Alvan R. Benjamin, longtime owner and former editor and publisher of The Valley Reporter, died at his home in Warren on Saturday, May 30, 2015. He was 88.
After a successful career in journalism and public relations, Benjamin bought The Valley Reporter in 1982 from Trow Elliman, former owner of the Stowe Reporter. He was no stranger to The Valley, having regularly commuted to Vermont from Boston where he lived and worked.
Benjamin had a passion for all politics and regularly exhorted staff and friends to remember former House speaker Tip O'Neill's saying that “all politics is local.” After he purchased the paper, he put together a book on public relations that he shared with local boards and businesses in an effort to help them use The Valley Reporter to share their programs, products and policies.
A skier, golfer, tennis player and not a cook in any way shape or form, Benjamin was a regular at the local eateries, Chez Henri in particular. Often accompanied by friends and staff members, he could be found chatting at the bar from one end of The Valley to the other.
Benjamin loved the Mad River Valley and he loved producing the weekly paper. He insisted that the paper remain exclusively local, regularly instructing his reporters to find a way to “localize it.” The Mad River Valley, he rightly pointed out, contained more than enough people, stories, politics and events to fill the paper.
“Local people want to know what is happening in their community,” he always said.
PUSHED THE ENVELOPE
Susan Klein, former executive director of the Mad River Valley Chamber of Commerce for almost two decades, spoke of Benjamin as someone who pushed the envelope.
“Al was not afraid to push the proverbial envelope. He challenged people to say it like it was – be forthright and true to yourself, even if it was not popular sentiment. He brought that element into his newspaper – the essence of which is his legacy to our community,” Klein said.
Jared Cadwell, chair of the Fayston Select Board and also one of the founders of Project Harmony, recalled Benjamin’s support for Project Harmony’s founding message of peace through song. The group started the first-ever student-to-student exchange between Harwood Union and the former Soviet Union.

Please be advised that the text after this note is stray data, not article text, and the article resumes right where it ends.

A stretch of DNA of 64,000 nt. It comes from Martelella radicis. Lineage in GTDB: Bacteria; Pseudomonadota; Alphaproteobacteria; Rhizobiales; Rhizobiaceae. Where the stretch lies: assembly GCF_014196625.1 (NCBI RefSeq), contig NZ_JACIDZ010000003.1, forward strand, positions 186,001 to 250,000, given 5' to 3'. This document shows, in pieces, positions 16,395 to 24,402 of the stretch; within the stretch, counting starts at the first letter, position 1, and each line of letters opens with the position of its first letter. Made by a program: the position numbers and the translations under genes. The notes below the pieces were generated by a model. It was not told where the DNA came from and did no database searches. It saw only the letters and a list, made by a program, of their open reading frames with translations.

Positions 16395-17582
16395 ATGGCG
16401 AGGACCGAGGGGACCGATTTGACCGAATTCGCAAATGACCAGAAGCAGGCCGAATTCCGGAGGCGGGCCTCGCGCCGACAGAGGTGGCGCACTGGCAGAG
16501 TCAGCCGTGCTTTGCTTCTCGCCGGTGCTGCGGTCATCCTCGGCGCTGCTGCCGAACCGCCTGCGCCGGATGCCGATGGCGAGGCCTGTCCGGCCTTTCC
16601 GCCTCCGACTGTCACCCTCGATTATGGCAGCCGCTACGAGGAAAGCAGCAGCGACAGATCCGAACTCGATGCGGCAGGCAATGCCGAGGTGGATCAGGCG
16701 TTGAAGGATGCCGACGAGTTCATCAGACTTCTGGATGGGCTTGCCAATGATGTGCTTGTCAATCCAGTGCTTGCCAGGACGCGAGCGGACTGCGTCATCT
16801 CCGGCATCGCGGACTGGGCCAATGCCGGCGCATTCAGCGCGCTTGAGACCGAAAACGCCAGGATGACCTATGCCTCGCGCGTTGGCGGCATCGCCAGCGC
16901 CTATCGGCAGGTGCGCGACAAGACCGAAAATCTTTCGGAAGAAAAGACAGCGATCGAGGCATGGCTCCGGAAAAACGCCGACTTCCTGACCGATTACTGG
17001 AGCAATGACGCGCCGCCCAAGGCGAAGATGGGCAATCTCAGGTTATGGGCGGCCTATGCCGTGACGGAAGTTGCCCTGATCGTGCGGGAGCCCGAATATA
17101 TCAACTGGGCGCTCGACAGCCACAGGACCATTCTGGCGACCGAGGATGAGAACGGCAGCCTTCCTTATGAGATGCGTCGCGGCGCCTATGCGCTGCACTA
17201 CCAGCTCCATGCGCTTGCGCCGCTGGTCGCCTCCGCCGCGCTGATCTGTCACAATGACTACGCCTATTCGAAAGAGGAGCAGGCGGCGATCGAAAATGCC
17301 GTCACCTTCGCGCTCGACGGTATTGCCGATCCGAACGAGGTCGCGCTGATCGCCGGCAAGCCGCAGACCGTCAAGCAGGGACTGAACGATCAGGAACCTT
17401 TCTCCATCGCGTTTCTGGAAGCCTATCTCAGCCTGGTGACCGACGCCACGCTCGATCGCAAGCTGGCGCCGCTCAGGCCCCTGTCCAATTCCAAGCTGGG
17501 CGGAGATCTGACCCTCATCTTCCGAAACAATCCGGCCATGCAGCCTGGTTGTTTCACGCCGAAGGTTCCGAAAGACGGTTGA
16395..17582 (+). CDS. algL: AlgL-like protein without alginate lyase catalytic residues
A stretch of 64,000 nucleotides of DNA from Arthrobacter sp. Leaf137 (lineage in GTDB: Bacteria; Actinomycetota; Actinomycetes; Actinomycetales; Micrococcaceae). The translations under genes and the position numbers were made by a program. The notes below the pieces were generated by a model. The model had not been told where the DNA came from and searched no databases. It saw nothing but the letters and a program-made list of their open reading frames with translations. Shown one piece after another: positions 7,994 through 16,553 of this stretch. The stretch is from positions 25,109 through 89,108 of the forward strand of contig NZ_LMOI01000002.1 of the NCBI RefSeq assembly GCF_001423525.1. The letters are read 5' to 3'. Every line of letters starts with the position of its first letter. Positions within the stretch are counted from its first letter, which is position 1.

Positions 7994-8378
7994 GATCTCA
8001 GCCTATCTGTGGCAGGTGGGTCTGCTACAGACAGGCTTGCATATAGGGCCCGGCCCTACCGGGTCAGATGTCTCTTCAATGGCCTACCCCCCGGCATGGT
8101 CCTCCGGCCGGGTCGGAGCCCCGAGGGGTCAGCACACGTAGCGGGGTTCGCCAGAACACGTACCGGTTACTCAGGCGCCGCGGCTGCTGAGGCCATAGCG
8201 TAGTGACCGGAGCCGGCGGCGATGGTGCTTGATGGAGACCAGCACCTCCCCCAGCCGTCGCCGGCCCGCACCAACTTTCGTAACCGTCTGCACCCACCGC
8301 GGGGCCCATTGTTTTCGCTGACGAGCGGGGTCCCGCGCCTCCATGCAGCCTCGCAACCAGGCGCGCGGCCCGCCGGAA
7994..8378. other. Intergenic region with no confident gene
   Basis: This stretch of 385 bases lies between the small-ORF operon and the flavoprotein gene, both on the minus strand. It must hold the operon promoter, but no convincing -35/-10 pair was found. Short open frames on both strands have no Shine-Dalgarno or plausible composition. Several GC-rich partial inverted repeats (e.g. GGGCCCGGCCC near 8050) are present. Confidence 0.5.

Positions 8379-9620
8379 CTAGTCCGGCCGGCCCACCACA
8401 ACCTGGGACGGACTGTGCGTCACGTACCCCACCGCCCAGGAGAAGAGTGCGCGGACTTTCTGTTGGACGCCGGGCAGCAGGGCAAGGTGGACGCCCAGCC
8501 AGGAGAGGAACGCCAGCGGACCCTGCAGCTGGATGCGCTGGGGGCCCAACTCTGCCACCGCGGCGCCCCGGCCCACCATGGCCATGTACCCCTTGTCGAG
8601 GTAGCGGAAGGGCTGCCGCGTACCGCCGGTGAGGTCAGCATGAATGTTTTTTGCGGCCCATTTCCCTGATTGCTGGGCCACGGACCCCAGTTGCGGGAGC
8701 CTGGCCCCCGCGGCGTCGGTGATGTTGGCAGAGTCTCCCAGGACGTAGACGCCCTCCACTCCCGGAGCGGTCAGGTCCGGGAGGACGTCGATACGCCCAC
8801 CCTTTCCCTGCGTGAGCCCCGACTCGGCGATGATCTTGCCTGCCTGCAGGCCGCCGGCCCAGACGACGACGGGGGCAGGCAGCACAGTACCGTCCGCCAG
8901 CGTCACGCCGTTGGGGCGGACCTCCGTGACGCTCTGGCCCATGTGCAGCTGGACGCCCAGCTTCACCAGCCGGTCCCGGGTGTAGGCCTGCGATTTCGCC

GROWTH AND CHANGE
“I remember well Al's interest and excitement over the prospect of the arrival of Soviet teenagers to The Valley in the summer of 1985. He used the pages of The Valley Reporter to document and testify to the strength of the family-to-family relationships that quickly developed from the host family stays and several concerts that occurred here and elsewhere in Central Vermont. Over the ensuing years of Project Harmony's growth and change, Al and The Valley Reporter would continue to support and document its efforts,” Cadwell said.
“I also know Al was attracted to The Valley community for its longstanding traditions but also for its willingness to accept and embrace change. He wasn't afraid to report on the rough edges of the changes taking place: controversies over school funding, Act 250, ski area development, etc. I admired him for his courage, honesty and good humor,” he continued.
Benjamin mentored many staffers throughout his long career both in Boston and at The Valley Reporter. He treated his staffers like family but held them to the highest standards of journalism, looking askance at what he called “yellow journalism.”
He cherished his staff, current and past, and referred to former co-workers as “alumni” inviting them to Christmas parties and other celebrations.
“I owe my career as a designer to him! He hired me because I talked him into it, not because I had any experience whatsoever. He believed in me. What a good, good man. When he looked at my resume at my interview with him he said, ‘Why the hell should I hire you?’ I had an answer all set. I said, ‘Well, I figured you were going to say that and I’ll work for you for one month for free and I guarantee at the end of the month, you'll hire me.’ And that's exactly what happened,” said Judy McVickar, a graphic designer at Ben & Jerry’s.
Biddle Duke, an owner of the Stowe Reporter and Waterbury Record and former editor and publisher of those papers, praised Benjamin for his contribution to The Valley via The Valley Reporter.
“A lifelong newsman, Al stewarded The Valley Reporter for almost four decades making it the vibrant, intelligent, quirky community institution that it is and ensuring it reflects the eclectic, grounded, agrarian, fun culture of The Valley. There's nothing like a good community newspaper to bring meaning to the place it serves; that's one of Al's great legacies,” Duke said.
“For me Al was an easy man to work with; agreements were verbal and always kept; disagreements didn't exist. Ave, Al,” he added.
IT DOES GET READ
Of The Valley Reporter, Win Smith, president of Sugarbush, said, “It does get read,” and he praised Benjamin for work to make the newspaper an important source for information and connection.
“What he brought to it is really important and he left us with a newspaper that is an important vehicle in how people are informed. He invested in his business and his staff and leaves us with a strong community newspaper,” Smith noted.
AWARDS AND HONORS
Benjamin was well-regarded in the industry and received many awards and honors for his work. He interviewed presidents and first ladies and senators at the state and national level. He was very proud of his service in the Army in World War II and the Korean War. His full obituary is on Page 10 of this issue.
He will be greatly missed by his companion and primary caregiver, Barbara Nestor, as well as the cadre of caregivers who helped in the last two years and his co-workers at the paper.
He leaves behind a vibrant community newspaper with a dedicated staff who will continue to cover the people, politics and events of the Mad River Valley.